Five human cancers are described which are being propagated as transplantable tumors in laboratory animals treated with x-radiation and/or cortisone. Two of these neoplasms, H.S. #1, which has been maintained for over 16 months, and H.Ep. #3, which has been in culture for a shorter period, are now being produced in such quantity that over 800 animals per week are needed for transfer of the two growths; a steady supply of tumor-bearing animals and of tumor material is available also for investigators. Both tumors are growing well on the membrane of the chick egg and in tissue culture.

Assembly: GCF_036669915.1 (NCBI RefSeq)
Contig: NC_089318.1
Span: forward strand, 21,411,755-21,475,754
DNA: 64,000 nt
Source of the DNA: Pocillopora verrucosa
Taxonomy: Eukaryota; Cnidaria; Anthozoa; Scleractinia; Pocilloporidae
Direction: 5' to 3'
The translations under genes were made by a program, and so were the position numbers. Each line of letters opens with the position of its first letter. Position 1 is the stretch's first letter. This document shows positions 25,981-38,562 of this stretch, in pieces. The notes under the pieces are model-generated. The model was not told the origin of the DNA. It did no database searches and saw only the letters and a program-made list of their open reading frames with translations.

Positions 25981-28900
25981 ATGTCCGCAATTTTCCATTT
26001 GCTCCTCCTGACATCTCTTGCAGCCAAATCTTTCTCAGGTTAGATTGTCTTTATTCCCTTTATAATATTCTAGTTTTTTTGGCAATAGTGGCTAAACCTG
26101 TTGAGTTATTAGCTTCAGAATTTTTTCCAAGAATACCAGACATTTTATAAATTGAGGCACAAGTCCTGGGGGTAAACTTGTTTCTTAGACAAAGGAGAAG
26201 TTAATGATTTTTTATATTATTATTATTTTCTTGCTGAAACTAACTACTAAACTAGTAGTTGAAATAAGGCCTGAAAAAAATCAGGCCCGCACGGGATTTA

Because a single subcutaneous dose of cortisone injected at the time of tumor implantation is sufficient to insure the growth of H.S. #1 or H.Ep. #3 in the pouches of nonirradiated hamsters, these animals are considered ideal for research purposes. It is felt that such a small dose is not likely to interfere with experimental work on tumors 7–14 days old.

None of the human tumors has ever grown in normal, untreated control hosts.

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This investigation has been aided by a grant from The Jane Coffin Childs Memorial Fund for Medical Research, the National Cancer Institute of the U.S. Public Health Service, the American Cancer Society, and the Damon Runyon Memorial Fund for Cancer Research.

Approximately one-third of the cortisone acetate (Cortone, Merck) used for these experiments has been supplied through the courtesy of Merck & Co., Inc., Rahway, N.J.

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